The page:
Marine Corps Ball Blues


        My husband and I have been together since he went to boot camp, and as such, I’ve been to three Marine Corps birthday balls. I know this doesn’t hold a candle to those wives who’ve been to 10 or 15 of these galas, but three is still enough to have taught me what to do (and what not to do) at the ball.

       I totally understand that when you first meet your Marine, the uniform can dazzle you a little bit. They look very spiffy from the front, and drool-worthy from the back. You settle in to a nice routine of hanging out on the weekends, then before you know it, he’s asked you to accompany him to the Marine Corps Ball.

     “Yay!”, you think, “I get to dress up and dance the night away with a really handsome Marine!”

     You read a few articles, and panic sets in. What do you wear? There’s a ceremony? What do you do? Aaaah!

     First, take a deep breath. Next, know this: the Birthday Ball is a ceremony first, and a ball second. Your actions reflect on your Marine, and can get him in trouble. Here are the basic no-no’s at a ball:

  • DON’T pick out a revealing dress. Think middle school dress code here- nothing high above your knees, nothing halfway down your back, nothing that reveals any part of your belly or boob. You may see women at the ball with revealing dresses, but these women are either hired dates (if you get my drift), or married to someone so high up the food chain- whoops, I mean chain of command- that there’s no one to look down on them. You don’t want people wondering if you’re a hired date.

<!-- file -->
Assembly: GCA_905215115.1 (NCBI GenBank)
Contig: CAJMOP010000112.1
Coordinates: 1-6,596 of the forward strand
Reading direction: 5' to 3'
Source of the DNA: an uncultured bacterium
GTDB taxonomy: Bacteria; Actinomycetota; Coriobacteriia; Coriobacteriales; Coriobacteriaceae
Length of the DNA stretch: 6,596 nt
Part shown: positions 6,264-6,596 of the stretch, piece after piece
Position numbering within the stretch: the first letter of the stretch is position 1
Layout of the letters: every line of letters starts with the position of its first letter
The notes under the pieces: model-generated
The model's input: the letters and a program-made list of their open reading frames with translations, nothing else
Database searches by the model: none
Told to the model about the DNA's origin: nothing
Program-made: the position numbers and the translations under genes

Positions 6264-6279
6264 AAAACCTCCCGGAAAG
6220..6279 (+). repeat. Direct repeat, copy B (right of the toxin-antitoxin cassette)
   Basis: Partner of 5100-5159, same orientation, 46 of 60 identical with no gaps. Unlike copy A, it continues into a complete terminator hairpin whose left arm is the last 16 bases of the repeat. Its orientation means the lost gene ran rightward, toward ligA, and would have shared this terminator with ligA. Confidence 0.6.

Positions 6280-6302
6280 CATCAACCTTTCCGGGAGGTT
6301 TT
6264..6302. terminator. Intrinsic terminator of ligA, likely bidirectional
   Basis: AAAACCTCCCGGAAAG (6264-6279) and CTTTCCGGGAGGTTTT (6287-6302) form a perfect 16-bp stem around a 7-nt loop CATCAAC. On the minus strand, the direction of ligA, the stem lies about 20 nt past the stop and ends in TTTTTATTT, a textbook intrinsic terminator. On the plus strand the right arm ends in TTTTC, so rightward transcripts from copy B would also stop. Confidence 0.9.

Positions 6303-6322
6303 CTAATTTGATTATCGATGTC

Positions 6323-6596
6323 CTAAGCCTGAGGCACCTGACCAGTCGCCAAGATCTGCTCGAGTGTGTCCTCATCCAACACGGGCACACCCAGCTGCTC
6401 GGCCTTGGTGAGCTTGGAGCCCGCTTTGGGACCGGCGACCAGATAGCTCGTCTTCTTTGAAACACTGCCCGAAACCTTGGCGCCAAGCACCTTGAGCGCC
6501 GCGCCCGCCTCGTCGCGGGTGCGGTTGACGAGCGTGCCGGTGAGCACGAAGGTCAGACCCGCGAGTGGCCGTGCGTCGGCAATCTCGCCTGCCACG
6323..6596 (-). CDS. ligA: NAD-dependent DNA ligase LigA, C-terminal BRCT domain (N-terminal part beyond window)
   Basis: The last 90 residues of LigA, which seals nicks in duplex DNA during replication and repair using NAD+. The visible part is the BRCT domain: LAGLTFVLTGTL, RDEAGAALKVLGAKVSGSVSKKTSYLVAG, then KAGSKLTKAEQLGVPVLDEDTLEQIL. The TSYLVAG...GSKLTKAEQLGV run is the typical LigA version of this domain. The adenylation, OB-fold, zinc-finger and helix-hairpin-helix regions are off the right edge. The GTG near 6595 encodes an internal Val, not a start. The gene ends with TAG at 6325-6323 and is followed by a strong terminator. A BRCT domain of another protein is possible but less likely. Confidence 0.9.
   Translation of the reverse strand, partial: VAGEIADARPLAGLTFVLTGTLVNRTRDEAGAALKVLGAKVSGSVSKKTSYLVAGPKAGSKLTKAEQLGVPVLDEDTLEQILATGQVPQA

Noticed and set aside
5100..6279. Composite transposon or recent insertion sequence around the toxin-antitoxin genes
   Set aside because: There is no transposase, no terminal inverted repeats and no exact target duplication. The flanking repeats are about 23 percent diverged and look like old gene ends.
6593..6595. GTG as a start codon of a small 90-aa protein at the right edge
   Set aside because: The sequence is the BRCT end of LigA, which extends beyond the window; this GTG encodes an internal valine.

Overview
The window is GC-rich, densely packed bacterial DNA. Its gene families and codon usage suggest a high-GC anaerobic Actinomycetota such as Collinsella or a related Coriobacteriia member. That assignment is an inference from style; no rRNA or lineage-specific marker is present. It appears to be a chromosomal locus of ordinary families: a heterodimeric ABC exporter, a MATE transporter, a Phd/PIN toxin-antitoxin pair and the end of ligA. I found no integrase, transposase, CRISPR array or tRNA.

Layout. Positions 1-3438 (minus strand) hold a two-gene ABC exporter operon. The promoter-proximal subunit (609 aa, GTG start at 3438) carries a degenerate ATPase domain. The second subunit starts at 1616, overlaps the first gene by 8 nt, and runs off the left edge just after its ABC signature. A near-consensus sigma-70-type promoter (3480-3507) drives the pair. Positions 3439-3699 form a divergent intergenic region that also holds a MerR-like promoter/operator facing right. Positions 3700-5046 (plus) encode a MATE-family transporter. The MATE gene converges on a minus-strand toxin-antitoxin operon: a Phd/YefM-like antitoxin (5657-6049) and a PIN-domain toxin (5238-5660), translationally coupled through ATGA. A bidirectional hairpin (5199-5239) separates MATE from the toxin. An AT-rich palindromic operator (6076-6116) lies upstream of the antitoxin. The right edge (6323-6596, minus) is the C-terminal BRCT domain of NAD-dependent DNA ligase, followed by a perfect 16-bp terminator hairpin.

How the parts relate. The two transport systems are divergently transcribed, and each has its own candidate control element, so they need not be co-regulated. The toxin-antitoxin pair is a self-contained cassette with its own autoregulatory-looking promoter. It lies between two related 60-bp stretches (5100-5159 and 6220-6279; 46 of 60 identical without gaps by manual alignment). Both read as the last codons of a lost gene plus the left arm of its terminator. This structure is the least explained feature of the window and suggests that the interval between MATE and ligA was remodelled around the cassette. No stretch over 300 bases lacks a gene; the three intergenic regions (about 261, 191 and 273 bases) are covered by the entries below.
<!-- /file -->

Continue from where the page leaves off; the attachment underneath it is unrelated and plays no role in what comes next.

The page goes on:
• DON’T get drunk. At EVERY ball I’ve been to, there’s one person who gets smashed at the cocktail hour, and ruins the ceremony for everyone by yelling, “OOHRAH!” every time someone says Corps. It’s disrespectful and embarrassing.
  • DON’T pull out your club dance moves. No grinding, no shaking your booty, no shimmying, no krumping or whatever that is. Keep your body parts largely to yourself.
  • DON’T talk during the ceremony. Every year, there’s a part when only the service members are supposed to stand, and one or two dates end up standing too because they weren’t paying attention. Everyone stares at them, and they usually turn REALLY red and shut up.
  • DON’T panic about meeting higher-ups. They can be identified by their white pants (staff NCO’s) or their black uniform tops (officers). They’re usually really nice, and they don’t bite (at least not on the night of the ball).
  • DON’T try to wear your date’s rank. Wives can be bad about this. Just because you’re there with a Staff Sargent doesn’t mean you can be snarky to the PFCs there. He earned the rank, you didn’t. Every wife and girlfriend there is equal.
  • DON’T forget that this is a ceremony. I know I said it before, but it is worth repeating. It’s a solemn time, and the guys are there to remember their fallen comrades, not just to drink and have a nice dinner.

Before you go thinking it’s all doom and gloom, take heart! I’ll have a list of things you SHOULD do at the ball, as well as a dress code guide, in a few days.


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